How much does eBay take from a sale? What are Insertion Fees? If you want to sell products on eBay in 2023, you aren’t alone. eBay has millions of sellers all willing to put up with the fees for selling that eBay offers. But how much does it cost to sell on eBay?
eBay sellers pay an average of 10% of their product’s value. The cost changes depending on the value of the sale and the product category.
When it comes to using eBay’s platform, understanding how much they take is essential to know you will make a profit. So if you want the ultimate breakdown on eBay fees for selling, keep reading.
How much does eBay take from a sale?
eBay does not automatically include shipping costs, so you will need to calculate them yourself. Shipping costs might vary depending on your preferred provider.
Here are your options:
- UPS – UPS has a shipping calculator for people who use their services.
- USPS – USPS has a shipping calculator as well.
- FedEx – You can estimate shipping rates using this tool.
If you have a shipping center from any of the above providers, you can get them to estimate your per-package costs. You can typically save money by opening a business account.
eBay Managed Delivery was eBay’s fulfillment program, but it was closed before leaving the pilot stages.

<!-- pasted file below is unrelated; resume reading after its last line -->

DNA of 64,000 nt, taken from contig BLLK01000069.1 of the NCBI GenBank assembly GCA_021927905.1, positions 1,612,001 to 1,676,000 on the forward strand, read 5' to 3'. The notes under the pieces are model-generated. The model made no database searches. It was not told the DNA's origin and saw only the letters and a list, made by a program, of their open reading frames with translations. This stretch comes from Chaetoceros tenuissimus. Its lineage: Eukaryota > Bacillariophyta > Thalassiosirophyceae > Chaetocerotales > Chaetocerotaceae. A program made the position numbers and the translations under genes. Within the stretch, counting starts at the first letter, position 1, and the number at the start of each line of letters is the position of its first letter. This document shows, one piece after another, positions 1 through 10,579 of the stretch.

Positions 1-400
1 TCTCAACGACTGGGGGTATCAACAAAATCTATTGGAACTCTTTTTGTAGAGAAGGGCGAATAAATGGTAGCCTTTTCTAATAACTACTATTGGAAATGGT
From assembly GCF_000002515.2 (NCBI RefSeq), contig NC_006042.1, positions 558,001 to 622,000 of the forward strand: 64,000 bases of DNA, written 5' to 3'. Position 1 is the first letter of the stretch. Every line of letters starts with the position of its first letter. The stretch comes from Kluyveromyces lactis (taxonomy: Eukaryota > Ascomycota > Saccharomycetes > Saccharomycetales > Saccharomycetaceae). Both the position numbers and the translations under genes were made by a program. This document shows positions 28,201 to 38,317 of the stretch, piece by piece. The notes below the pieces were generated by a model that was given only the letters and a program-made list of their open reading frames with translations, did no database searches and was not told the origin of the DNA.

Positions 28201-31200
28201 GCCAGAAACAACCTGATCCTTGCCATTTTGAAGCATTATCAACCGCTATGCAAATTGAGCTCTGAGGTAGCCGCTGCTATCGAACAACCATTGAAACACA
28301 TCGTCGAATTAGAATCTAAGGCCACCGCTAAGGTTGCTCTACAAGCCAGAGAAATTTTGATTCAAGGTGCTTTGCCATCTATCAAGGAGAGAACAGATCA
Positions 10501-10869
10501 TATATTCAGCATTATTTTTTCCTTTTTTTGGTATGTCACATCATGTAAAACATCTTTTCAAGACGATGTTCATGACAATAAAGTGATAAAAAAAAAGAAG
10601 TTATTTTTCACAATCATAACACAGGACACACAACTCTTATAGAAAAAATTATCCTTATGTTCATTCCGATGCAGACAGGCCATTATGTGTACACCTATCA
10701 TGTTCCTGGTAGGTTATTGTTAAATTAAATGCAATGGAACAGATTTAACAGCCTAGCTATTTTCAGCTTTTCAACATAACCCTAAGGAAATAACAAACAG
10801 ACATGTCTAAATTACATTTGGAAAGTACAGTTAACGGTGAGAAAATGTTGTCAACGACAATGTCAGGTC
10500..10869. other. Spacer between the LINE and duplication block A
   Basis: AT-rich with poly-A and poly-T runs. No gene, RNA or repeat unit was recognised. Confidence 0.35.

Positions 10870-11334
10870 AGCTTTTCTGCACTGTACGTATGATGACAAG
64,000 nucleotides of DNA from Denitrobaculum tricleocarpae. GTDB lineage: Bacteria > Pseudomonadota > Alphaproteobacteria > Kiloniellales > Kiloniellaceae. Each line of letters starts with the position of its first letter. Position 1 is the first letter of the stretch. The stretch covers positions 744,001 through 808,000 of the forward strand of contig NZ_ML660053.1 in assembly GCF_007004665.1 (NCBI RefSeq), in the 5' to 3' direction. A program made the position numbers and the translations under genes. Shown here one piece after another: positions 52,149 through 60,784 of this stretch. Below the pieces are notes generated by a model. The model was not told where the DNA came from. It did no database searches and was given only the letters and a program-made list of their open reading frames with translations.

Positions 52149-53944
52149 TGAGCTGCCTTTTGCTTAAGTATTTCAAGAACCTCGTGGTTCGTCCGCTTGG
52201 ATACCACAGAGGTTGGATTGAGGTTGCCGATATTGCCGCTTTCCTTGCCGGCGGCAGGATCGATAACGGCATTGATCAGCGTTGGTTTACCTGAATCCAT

What are Insertion Fees?
An insertion fee is a cost you need to pay to have your item listed. It costs 0.35 cents per listing. These costs are non-refundable regardless of whether your item sells.
If your product is in multiple categories, you will need to pay a new fee per category. If your listing has various items (and one type), you only receive one charge. If you create duplicate listings, you will need to pay for each one.
eBay will not charge you an insertion fee if you list fewer than 250 items per month. If you have an eBay Store, this allotment is larger. Both businesses and individuals are required to pay insertion fees after they exceed their monthly allowance.
Insertions Fees Specific To Car Sellers